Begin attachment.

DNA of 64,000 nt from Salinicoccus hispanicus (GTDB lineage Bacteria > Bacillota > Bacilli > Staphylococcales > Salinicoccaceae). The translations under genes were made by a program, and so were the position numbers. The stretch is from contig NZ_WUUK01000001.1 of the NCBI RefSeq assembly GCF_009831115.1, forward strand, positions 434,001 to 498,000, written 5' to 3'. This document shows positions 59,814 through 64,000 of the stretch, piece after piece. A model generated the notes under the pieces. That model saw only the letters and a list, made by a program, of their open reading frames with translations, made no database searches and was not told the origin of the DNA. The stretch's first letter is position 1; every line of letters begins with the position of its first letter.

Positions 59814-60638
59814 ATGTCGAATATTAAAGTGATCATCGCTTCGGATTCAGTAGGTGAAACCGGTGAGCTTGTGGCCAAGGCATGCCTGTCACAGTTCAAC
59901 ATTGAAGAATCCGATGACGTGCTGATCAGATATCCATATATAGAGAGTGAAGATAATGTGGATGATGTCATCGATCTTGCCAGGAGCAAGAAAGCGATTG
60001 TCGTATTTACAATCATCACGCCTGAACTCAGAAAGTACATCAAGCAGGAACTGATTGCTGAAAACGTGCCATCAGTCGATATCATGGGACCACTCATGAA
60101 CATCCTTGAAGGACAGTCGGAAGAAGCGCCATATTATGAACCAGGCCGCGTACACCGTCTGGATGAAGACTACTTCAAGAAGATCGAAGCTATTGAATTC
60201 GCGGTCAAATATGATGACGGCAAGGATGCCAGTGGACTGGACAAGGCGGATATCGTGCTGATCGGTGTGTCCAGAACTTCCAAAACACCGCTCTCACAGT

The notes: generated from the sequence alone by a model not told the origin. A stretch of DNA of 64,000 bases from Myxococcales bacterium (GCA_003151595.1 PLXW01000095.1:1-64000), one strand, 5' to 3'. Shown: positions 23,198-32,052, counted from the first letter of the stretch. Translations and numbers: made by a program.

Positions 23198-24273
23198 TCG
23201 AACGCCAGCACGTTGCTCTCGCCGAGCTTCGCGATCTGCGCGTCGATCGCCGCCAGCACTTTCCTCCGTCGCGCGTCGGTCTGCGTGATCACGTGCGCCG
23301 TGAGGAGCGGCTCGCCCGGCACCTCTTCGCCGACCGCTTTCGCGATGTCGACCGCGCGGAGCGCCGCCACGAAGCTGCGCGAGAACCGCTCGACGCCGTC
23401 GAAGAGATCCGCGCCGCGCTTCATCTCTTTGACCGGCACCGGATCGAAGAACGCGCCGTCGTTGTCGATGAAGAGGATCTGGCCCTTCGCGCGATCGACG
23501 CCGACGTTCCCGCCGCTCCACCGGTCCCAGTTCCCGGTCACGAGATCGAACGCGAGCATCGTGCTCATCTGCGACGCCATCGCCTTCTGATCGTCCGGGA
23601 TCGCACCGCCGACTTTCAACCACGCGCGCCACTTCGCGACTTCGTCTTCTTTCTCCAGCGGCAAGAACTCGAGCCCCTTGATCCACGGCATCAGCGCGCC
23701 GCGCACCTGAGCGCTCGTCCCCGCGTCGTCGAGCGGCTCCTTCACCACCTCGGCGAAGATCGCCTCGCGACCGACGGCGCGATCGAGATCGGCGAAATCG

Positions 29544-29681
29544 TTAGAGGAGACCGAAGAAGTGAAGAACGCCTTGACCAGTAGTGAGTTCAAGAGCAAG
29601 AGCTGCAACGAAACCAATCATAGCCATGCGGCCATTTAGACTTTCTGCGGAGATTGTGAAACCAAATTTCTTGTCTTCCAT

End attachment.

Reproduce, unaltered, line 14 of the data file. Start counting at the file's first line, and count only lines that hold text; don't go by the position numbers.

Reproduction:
23501 CCGACGTTCCCGCCGCTCCACCGGTCCCAGTTCCCGGTCACGAGATCGAACGCGAGCATCGTGCTCATCTGCGACGCCATCGCCTTCTGATCGTCCGGGA